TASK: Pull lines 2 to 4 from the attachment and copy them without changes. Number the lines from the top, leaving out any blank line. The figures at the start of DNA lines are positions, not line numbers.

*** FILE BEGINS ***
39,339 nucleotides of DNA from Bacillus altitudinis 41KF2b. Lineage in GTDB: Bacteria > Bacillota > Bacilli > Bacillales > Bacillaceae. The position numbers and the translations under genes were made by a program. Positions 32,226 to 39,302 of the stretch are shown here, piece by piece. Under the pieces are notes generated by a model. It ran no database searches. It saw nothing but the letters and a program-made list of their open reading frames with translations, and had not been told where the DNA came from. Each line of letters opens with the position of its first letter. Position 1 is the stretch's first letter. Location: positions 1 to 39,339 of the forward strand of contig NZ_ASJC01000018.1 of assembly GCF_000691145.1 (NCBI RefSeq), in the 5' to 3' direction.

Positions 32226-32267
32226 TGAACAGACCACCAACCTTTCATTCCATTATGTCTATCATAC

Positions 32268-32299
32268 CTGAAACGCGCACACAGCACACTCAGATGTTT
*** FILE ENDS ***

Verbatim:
Positions 32226-32267
32226 TGAACAGACCACCAACCTTTCATTCCATTATGTCTATCATAC

Positions 32268-32299